Why is Hydration Important?
Before we talk about why hydration is important, let’s look at some facts about dehydration and hydration.
- 75% of Americans are chronically dehydrated
- As little as 1% dehydration can result in a 10% decrease in your performance.
- Dehydration causes: fatigue, foggy memory, irritability, anxiety, headaches, is the most common risk factor for kidney stones and increases your risk for musculoskeletal injury.
- Being hydrated can boost your metabolism, improve soft tissue healing, and increase the softness of your skin and silkiness of your hair.
The human body is simply one huge chemical reaction after another. The ability for those reactions to occur rapidly and efficiently is critical to optimizing your health and maximizing your performance. One thing that is vital to all those chemical reactions taking place and the body not breaking down is a balanced blood PH throughout your body. Water or H2O helps to neutralize your blood PH and allows for these chemical reactions to take place more readily.
A change in blood PH has a lot of effects on the body. For example, a decrease in PH stimulates the chemoreceptors in the body which causes an increase in heart rate. This means your heart is working harder. In addition, with activity there is an increase in lactic acid build up which decreases blood PH. When combined with dehydration there is a significant decrease in the blood PH. This has a direct impact on the rate at which chemical reactions occur in your body. It slows them down which means you heal slower and your performance is suboptimal. When water is ingested, the hydrogen ion is cleaved off leaving a H+ ion + HO. This H+ ion helps to take the negative PH to a more positive PH. The normal range for blood PH is 7.35 to 7.45. When the blood is outside of this range, chemical reactions are slowed significantly. Neutralizing this PH (adding the H+ and bringing back to 7.35 to 7.45) allows the body to heal faster following a workout, recover quicker from an injury (musculoskeletal or a disease) and optimizes performance.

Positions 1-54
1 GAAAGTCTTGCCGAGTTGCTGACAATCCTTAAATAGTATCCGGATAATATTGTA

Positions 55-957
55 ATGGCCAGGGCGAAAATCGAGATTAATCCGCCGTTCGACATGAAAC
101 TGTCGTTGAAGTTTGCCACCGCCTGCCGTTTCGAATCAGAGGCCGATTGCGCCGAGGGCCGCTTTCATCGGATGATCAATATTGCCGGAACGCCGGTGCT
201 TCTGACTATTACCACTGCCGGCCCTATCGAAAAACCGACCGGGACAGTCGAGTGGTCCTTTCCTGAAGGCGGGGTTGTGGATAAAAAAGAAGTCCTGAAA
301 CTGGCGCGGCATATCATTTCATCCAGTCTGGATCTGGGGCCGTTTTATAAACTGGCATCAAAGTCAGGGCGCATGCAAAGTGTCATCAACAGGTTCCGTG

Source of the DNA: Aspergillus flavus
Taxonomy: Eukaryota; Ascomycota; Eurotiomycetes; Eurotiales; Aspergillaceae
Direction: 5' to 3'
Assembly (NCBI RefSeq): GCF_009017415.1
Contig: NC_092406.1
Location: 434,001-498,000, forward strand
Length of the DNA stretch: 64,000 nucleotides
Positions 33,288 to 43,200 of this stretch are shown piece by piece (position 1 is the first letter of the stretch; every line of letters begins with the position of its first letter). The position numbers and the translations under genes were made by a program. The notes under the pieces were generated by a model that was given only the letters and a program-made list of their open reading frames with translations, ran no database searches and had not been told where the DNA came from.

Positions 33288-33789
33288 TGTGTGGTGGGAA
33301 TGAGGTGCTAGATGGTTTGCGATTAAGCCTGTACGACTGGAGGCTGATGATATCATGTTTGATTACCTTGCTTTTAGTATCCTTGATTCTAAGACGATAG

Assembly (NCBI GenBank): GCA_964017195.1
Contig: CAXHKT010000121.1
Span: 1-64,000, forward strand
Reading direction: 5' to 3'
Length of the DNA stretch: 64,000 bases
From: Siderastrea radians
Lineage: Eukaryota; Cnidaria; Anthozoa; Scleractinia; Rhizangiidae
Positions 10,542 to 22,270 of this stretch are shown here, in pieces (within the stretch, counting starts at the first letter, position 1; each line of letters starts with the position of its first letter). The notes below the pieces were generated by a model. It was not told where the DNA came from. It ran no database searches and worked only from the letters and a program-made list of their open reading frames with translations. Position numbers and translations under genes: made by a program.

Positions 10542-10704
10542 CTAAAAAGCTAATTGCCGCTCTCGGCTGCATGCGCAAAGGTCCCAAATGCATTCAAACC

Improved hydration also adds to improved blood viscosity (consistency of your blood). Hydrating thins the blood out and therefor it flows easier and not be as sticky (forming plaques). By improving the viscosity of your blood, this aids in reduction of plaque formation in the blood and reduces the risk for heart disease and strokes. In addition, increased viscosity of the blood means that the heart does not have to work as hard to move the blood through your system and results in decreased swelling in the ankles and feet.
Athletes drink enough water, right? In a recent study (Int J Sport Nut and Exer Meta 20) researchers showed that athletes tested for hydration, that 96% of those tested were dehydrated. Along with not drinking enough, they also tend to drink a lot of caffeinated products. Caffeine is a diuretic which means it makes you lose water and dehydrates you. The recommended daily dose of caffeine is 420 mg/day. The average American (and I would say many athletes) get more than 1800 mg/day. When combining the large caffeine sugar loaded drinks most take, this can add to a lot of the symptoms listed above in addition to slowing of soft tissue healing and decreased performance.
So, what if I told you by simply being more hydrated you reduce your risk for migraines, improve your digestive health, recover faster from your hard work outs, perform better in your sport, think clearer especially in challenging situations, and overall feel better. Does that sound like being more hydrated might be worth it? Who would have ever imagined that hydration is that important? So, raise a glass of water today and take a big gulp on your way to becoming more hydrated! Next week, we will talk about how you determine if you are dehydrated and some real strategies you can implement to improve your overall hydration.